Note: If it makes you squeamish to see dead animals, if you don't eat meat, if you love the film Bambi, or if you are an animal rights activist you can stop reading here. For the rest, this might be one of the most unique submissions we have ever seen to BikeHacks.com.
I do not hunt but I don't have anything against those who do. I have thought about how some decry the "sport" of hunting but don't seem to bat at eyelash when major companies or governments either institute or bless mass production or harvesting of wildlife. Okay, enough about politics and on to the hack.
I use my bike all of the time as a way to carry things, and this is while not riding it. For example, recently I bought a bunch of paint and had to get it home. I rode my bike to the store, but on the way back I balanced a fairly large box full of several gallons of paint on my bike and wheeled it home. Reader John, who enjoys hunting, also uses a bike for transport purposes. Take it away John . . . .
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Thought you might enjoy seeing a technique I've perfected to haul deer out of the woods using a bicycle and zip ties. I hunt in a road closure area in Western Washington which limits travel to foot or bicycle. The photos might make some folks squeamish but I'm proud of the "hack" aspect of this game hauling technique.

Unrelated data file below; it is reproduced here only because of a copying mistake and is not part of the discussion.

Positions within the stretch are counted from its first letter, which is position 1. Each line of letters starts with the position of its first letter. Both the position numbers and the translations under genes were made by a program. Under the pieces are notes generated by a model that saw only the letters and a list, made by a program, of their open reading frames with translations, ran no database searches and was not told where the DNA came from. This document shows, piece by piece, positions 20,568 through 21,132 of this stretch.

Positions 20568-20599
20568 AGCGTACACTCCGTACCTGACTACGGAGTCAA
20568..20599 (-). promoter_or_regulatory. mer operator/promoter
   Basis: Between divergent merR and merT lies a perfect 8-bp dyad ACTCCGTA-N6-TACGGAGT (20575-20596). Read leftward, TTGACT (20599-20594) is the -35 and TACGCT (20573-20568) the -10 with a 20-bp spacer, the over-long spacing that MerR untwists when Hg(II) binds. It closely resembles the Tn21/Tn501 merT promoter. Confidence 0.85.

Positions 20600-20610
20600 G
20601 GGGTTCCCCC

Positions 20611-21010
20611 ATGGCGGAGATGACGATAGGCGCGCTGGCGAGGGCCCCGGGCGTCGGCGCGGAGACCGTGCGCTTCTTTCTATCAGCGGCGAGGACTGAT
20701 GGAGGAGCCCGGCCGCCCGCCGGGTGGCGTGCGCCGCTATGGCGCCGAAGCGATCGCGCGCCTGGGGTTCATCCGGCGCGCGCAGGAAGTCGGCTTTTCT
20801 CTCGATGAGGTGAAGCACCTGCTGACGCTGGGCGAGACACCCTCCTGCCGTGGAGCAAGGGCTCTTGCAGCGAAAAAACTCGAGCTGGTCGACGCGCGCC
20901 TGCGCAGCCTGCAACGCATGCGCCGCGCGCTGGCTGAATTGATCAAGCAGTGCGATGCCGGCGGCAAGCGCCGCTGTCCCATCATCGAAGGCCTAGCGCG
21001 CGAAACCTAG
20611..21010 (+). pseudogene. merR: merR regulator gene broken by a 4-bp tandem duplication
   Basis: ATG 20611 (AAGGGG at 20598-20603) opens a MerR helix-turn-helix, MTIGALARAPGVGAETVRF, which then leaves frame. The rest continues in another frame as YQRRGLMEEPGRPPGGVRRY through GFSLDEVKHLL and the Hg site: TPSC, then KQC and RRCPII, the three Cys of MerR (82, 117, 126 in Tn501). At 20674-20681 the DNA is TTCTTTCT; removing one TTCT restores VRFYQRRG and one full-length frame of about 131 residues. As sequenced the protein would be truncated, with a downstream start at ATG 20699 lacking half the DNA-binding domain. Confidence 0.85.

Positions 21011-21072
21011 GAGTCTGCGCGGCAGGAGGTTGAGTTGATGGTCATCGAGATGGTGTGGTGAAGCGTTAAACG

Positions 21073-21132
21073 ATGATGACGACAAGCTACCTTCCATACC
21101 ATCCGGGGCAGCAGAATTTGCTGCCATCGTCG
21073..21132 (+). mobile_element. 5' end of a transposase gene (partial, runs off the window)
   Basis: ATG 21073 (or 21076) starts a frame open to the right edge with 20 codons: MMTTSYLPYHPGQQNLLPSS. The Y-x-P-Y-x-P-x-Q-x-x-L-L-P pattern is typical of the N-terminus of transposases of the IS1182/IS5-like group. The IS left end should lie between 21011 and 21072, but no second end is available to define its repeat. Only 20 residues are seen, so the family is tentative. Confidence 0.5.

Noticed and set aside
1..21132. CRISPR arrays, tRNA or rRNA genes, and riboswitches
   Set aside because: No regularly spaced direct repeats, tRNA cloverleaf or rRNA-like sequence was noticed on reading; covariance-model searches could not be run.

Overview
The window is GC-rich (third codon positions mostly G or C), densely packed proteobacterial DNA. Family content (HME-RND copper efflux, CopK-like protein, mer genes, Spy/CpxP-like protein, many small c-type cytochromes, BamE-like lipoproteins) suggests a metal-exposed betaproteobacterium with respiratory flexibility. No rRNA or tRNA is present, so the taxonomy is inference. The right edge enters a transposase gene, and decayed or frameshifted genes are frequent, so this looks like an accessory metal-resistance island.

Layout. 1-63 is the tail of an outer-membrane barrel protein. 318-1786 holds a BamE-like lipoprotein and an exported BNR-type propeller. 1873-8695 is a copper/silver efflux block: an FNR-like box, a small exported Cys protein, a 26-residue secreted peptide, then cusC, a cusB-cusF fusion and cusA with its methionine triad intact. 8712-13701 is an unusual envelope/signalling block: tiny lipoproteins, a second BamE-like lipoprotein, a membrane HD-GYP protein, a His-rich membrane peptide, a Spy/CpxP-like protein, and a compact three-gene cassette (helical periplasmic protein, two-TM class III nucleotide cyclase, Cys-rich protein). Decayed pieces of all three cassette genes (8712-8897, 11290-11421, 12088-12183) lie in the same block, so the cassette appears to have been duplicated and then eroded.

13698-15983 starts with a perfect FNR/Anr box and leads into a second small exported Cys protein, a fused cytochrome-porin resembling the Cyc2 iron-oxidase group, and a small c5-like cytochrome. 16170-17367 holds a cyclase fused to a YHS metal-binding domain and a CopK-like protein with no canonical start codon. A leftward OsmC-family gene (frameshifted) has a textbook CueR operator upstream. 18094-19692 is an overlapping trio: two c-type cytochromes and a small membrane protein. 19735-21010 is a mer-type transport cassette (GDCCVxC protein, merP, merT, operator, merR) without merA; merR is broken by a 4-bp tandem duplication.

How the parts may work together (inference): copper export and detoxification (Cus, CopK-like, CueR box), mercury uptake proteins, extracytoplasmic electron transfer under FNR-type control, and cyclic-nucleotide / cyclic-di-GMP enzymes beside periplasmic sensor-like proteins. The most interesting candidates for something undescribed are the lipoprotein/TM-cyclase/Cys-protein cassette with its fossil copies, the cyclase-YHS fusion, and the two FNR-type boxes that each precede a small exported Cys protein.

So here are the deer I took out of the woods in 2011 and 2010. I've been using this technique for several years now and found that zip ties make the job much easier than rope or strapping. I take the seat off the post before mounting the deer to the bike to keep the rib cage and spine from messing up the seating surface.
Anyway, after you've gutted the animal and have it laying on its side, you slide the bike up to it and start attaching the legs to the frame as you can see in these photos. The smaller deer you see in the 2010 photo was attached with a bit more care than last year's but it seems you always run into some steering issues with the front legs. The real trick is to try and get your bike's wheels in a ditch or up next to a tree before trying to lift the deer up to a rolling position. If you've got a few miles to walk out as I usually do, my advice is to make sure you've eaten a snack, taken a drink, and got your gear and rifle strapped on your back because once that animal is upright on the bike you don't want to have to stop and lay it down until you reach your rig.
Also, I use my velcro pant leg strap to attach the deer tag to the horns. You can see it in the 2011 photo.
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